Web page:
2. Different providers probably use different mail servers which means various capabilities will be available or not;
  3. The folder structures also may differ;
  4. Many messages have attachments: how big attachments are allowed on the destination server?
  5. Does the destination provider use some kind of upload throttling (I’m looking at you, Microsoft)?
  6. The encoding may be different (pray it’s UTF8 on both sides);
  7. And a thousand of other things…

Thankfully there are tools that take away the burden from you so you can focus on trusted, widely tested solutions. One of them is imapsync by Gilles Lamiral. Gilles is a really nice guy who created imapsync and offers both paid and free support. 50€ for a support ticket? For any bigger company, that’s like free and he’s really helpful. And immensely patient. Check out his page and the mailing lists.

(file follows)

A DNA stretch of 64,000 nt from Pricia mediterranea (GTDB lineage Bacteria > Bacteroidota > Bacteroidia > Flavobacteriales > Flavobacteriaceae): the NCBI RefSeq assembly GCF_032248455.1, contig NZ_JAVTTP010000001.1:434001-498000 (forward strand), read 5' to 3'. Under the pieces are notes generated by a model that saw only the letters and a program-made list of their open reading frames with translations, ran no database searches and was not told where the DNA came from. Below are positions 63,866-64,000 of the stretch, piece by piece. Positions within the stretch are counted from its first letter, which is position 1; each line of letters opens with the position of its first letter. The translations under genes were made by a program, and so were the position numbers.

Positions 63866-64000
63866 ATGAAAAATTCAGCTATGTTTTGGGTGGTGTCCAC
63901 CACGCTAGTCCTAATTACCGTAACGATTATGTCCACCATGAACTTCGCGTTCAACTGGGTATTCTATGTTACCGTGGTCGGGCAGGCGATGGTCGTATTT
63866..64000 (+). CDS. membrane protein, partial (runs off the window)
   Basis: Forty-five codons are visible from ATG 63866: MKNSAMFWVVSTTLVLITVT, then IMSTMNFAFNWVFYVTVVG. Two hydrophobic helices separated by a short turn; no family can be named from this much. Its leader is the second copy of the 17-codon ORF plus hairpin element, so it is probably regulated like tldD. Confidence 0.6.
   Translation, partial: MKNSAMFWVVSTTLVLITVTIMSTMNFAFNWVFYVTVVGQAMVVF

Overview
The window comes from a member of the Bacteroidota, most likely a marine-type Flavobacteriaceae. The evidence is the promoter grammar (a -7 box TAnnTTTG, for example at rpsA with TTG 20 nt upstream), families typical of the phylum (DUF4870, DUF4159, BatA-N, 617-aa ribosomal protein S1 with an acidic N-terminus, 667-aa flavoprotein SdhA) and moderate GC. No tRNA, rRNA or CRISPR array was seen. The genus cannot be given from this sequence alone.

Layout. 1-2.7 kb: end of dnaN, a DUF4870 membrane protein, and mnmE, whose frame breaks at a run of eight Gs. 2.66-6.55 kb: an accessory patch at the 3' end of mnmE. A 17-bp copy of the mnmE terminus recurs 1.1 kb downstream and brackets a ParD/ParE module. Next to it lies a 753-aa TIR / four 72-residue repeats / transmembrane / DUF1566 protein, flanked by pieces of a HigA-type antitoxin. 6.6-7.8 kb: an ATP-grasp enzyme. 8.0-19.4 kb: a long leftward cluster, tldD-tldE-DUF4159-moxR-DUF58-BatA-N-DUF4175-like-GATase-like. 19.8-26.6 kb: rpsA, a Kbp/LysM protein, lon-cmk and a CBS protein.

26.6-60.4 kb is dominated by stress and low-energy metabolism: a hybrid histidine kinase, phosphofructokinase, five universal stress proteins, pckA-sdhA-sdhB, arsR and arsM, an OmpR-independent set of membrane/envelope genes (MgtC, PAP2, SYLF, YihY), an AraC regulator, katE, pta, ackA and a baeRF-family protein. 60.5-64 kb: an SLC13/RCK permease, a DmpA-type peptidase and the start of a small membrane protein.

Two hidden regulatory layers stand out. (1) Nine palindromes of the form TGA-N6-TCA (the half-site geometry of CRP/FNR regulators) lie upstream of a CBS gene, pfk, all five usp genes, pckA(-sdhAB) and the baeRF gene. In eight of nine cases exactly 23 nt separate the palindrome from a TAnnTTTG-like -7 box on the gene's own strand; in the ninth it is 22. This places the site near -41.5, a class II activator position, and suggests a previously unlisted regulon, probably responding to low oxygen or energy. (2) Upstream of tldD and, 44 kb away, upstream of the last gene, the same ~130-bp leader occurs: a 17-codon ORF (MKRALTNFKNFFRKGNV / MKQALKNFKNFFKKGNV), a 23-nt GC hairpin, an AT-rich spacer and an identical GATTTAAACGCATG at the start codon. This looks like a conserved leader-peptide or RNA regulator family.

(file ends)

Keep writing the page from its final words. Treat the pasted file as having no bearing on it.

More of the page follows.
What is imapsync you may ask (apart from the obvious you’ve extracted from its self-descriptive name)? It’s a 6k+ lines long Perl script. Yep, Perl – the all in one, it slices, it dices it even makes coffee scripting language which strongest domain is text processing. And because email messages are text, Perl makes an excellent choice!

Yes, you can use other methods, you can even setup Mozilla Thunderbird and do a drag and drop operation on both mailboxes and wait for the sync, but with imapsync you get precious diagnostic data. Good luck finding that one critical e-mail with the only copy of important_stuff.pdf without logs. No, seriously: measure twice, cut once. Take your time and don’t get distracted by shortcuts, this will save you headaches in the long run. If working in IT has taught me anything it is this:

Do it right the first time or it will bite you when least expected.